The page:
Microsoft CorporationNews/PR

Microsoft to block non-Microsoft apps from Exchange Online via EWS starting October 2026

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Exchanged Web Services

In a recent announcement, Microsoft revealed its plans to discontinue support for Exchange Web Services (EWS) for non-Microsoft applications accessing Exchange Online. This move, scheduled to take effect on October 1, 2026, indicates the company’s ongoing commitment to enhancing the security and performance of its services.

Back in 2018, Microsoft had already signaled its shift away from EWS, ceasing feature updates and recommending the migration of developers to Microsoft Graph for accessing Exchange Online data. While EWS components will continue to receive security updates and certain non-security updates, the product design and features themselves will remain unchanged. This change also extends to the EWS SDKs for Java and .NET.

While the EWS components of the service will continue to receive security updates and certain non-security updates, product design and features will remain unchanged. This change also applies to the EWS SDKs for Java and .NET, as well. Despite today’s announcement, EWS is still available and supported for use in production environments,” the Exchange team explained.

It’s important to note that despite this announcement, EWS will remain available and supported for use in production environments. However, Microsoft advises developers to embrace Microsoft Graph as the preferred avenue for accessing Exchange Online data, offering the latest features and functionality.

It is also vital to note that this shift in strategy is exclusive to Microsoft 365 and Exchange Online environments and will not impact EWS in Exchange Server. It will have no bearing on other Microsoft products such as Teams, Outlook for Mac or Windows, or any other offerings.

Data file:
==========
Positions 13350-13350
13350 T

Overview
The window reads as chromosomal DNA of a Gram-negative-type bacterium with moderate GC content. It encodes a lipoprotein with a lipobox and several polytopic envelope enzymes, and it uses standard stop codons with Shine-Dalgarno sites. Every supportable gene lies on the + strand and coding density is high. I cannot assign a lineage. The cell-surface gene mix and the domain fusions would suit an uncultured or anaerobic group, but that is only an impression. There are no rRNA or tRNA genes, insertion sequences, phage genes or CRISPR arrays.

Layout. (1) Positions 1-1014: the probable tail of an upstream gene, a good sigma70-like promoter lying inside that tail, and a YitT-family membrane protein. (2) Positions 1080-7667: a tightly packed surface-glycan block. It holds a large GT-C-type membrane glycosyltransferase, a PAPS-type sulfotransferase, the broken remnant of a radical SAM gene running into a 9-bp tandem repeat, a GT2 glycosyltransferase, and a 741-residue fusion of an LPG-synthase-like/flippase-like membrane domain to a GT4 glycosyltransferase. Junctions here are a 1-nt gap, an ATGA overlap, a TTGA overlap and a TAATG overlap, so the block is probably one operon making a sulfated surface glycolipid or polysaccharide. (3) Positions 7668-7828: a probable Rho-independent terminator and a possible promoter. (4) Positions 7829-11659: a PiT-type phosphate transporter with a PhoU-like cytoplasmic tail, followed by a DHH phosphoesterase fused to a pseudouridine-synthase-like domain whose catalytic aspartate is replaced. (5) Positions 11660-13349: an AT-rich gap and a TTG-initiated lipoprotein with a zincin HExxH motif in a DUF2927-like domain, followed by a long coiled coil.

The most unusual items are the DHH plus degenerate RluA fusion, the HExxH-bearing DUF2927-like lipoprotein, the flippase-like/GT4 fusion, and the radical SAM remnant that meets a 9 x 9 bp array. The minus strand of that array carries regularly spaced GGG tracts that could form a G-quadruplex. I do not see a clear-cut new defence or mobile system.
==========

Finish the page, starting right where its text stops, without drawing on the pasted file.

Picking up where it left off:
Microsoft warns of possible feature gaps between EWS and Microsoft Graph, like access to archive mailboxes, user configuration/folder-associated information, Exchange Online management, and access to public folders. The company is actively working on addressing these gaps and will provide updated timelines in the coming months.

Furthermore, regarding access to public folders via the Graph API, Microsoft is reviewing the necessity of allowing third-party applications to access Exchange Online public folders. The company is seeking feedback from customers and partners who utilize such solutions to help with the reviewing process. It strongly suggests staying informed through the Message Center, Microsoft’s official blog and the “What’s new in Microsoft Graph” page as well as exploring alternative solutions for functionalities not available in Microsoft Graph.

It is also reported that Microsoft has removed its Web Select feature from the Edge Browser. The company declared that the options will no longer be available under Web Capture or through keyboard shortcut. Earlier this year Microsoft also discontinued its basic authentication in Exchange Online for Exchange ActiveSync (EAS), IMAP, POP, Exchange Web Services (EWS), Remote PowerShell, Autodiscover, Offline Address Book (OAB), Outlook for Mac and Outlook for Windows. The company also discontinued SMTP AUTH in tenants that were not using it.

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